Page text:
By Salem Romdhan
As we are slowly sobering up from the political binge that followed the Tunisian uprising, one could start to discern the outlines of the new scene we are presented with. As the dust settles, one could see a new order taking place, casting its shadow on our lands, filling the cracks of the former regime and trying to maintain the status quo that keeps our elite and their money masters satisfied. In return, the rest of us get an election date. Yes! That’s what we get for all our sacrifices. Plus, of course, an endless stream of revolutionary bs on our local medias reminding us of how great we are and how glorious our “Revolution” is.
But how did it come down to this? How could a popular insurgency that epically started with the click of a lighter by a man soaked in paint thinner igniting the fury of the long forgotten people of the Tunisian heartland, and all of the Arab World, ends up with a shadowy interim government with several of its members having dual citizenship, half of its members probably never have been to Sidi Bouzid or Gasserine, and I bet some of them cannot point at Thala on a map? It is hard to overcome the hangover. But let us forget the pounding headache and ask some legitimate questions:
Did Beji Kaid Sebsi visit any of the regions that spawned the grassroot movement that toppled the big brother regime of Ben Ali, and listen to their ambitions and aspirations?
Will Clinton, Lieberman or McCain provide a better perspective of what needs to be done to guide us through this extremely sensitive period?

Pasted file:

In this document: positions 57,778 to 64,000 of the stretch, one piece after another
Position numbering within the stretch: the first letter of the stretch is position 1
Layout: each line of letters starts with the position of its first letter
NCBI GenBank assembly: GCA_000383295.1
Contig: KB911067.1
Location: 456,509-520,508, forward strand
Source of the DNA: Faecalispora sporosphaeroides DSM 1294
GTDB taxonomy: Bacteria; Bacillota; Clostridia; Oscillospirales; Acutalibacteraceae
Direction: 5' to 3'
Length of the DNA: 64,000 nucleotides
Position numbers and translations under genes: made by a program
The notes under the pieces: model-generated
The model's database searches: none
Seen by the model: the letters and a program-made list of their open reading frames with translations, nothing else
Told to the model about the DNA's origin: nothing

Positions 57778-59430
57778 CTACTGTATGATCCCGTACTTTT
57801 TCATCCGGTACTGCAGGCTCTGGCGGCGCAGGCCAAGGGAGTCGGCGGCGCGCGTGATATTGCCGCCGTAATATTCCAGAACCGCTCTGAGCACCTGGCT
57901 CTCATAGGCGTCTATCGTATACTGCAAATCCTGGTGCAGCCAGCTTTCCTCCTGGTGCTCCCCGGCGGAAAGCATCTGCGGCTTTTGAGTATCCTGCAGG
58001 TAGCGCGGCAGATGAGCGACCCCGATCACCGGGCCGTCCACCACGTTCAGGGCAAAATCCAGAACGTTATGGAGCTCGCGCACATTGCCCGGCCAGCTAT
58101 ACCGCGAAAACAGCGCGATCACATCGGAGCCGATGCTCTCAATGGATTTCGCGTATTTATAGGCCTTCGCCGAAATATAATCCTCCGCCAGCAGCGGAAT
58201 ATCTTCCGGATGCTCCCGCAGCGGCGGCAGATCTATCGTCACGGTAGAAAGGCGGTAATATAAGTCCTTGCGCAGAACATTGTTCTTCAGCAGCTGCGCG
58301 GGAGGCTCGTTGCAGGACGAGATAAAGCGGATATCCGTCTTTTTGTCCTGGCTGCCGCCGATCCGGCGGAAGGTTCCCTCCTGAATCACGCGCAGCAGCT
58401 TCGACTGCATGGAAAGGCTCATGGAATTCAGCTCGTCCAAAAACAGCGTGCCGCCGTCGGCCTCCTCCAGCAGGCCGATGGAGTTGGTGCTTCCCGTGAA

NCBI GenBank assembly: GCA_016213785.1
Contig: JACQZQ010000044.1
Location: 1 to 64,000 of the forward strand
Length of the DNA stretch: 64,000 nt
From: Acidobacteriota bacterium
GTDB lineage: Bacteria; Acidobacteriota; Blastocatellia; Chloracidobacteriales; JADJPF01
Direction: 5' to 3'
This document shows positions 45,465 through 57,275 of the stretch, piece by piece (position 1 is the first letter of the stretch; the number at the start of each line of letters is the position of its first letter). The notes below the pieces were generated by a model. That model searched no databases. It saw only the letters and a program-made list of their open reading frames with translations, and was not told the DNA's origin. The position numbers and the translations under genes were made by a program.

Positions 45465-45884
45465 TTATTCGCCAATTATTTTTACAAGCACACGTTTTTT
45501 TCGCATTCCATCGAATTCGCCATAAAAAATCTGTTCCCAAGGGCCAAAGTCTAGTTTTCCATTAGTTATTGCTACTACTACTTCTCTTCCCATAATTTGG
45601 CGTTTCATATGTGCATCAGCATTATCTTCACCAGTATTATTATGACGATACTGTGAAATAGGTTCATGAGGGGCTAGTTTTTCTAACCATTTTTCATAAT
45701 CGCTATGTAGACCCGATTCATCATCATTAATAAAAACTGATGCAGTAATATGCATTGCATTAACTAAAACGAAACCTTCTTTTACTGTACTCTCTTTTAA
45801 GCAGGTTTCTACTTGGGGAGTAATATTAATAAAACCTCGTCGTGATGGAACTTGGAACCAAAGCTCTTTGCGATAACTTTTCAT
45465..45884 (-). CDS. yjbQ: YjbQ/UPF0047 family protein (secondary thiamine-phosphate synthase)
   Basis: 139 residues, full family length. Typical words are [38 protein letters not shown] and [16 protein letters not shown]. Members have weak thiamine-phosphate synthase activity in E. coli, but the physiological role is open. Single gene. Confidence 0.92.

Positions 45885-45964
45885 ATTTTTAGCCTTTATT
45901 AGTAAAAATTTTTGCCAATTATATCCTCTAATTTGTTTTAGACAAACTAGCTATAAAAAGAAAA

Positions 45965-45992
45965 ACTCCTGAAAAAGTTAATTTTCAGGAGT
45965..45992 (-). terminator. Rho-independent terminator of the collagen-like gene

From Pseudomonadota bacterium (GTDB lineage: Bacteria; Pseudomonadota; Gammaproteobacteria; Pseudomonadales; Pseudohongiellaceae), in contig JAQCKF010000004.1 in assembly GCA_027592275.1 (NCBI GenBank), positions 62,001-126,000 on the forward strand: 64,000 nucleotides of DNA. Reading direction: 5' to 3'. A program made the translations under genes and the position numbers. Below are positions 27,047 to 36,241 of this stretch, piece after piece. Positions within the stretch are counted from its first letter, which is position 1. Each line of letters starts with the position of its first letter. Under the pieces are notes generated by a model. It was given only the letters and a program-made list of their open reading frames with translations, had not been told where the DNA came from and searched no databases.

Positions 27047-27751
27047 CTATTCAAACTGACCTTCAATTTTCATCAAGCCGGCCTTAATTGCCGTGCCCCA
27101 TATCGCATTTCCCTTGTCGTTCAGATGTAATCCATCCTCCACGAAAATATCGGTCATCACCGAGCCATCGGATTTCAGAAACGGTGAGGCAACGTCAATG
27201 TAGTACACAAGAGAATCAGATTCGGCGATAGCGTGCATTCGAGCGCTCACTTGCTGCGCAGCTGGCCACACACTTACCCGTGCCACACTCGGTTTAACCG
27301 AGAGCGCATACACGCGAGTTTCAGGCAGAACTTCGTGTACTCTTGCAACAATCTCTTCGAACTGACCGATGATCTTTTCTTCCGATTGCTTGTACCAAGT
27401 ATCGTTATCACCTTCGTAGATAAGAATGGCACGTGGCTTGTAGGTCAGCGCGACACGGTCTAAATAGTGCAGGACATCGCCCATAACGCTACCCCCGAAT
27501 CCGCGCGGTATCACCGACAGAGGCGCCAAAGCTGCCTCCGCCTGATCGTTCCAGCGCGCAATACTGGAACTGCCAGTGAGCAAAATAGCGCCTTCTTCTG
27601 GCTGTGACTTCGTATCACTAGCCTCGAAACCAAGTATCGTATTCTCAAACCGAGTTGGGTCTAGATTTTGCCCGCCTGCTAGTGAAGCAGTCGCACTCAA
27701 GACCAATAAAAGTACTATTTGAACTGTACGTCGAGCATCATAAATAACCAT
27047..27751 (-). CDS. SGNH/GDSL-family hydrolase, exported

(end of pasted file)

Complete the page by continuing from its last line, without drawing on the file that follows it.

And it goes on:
Why are many appointed officials trying to showcase their money borrowing skills, as if the country is on the brink of bankruptcy?
Should we borrow more money multiplying our external debt before conducting a thorough and transparent assessment of the state of our economy?
Why is this self appointed political elite, despite its temporary nature, trying so hard to ram the economical agenda of the IMF and the WB (along with the other usual suspects), an agenda that proved to be a failure under Ben Ali’s regime and led to the polarization of society, engendering the wide economical disparities that are at the origin of the current crisis.
The argument is that this is just a temporary situation, and that these brave people are just paving the way for a free and transparent election to take place. The ballots will have the last word, they say. The country is in good hands and we must allow these smart people to sort it out for the rest of us. Never mind their shady business connections. Never mind their support of the former regime, after all, they all had to. So go back to sleep until July the 24th and let qualified people take care of politics.
I’m sorry folks but it doesn’t look quiet right! It seems obvious that some hidden interests are manipulating the scene in order to absorb the aftershocks of what they are trying to sell us as a “revolution”, though I doubt that’s what they call it behind closed doors.
“Have you confused your cat recently? I believe your cat badly needs to be confused!”(Monty Python)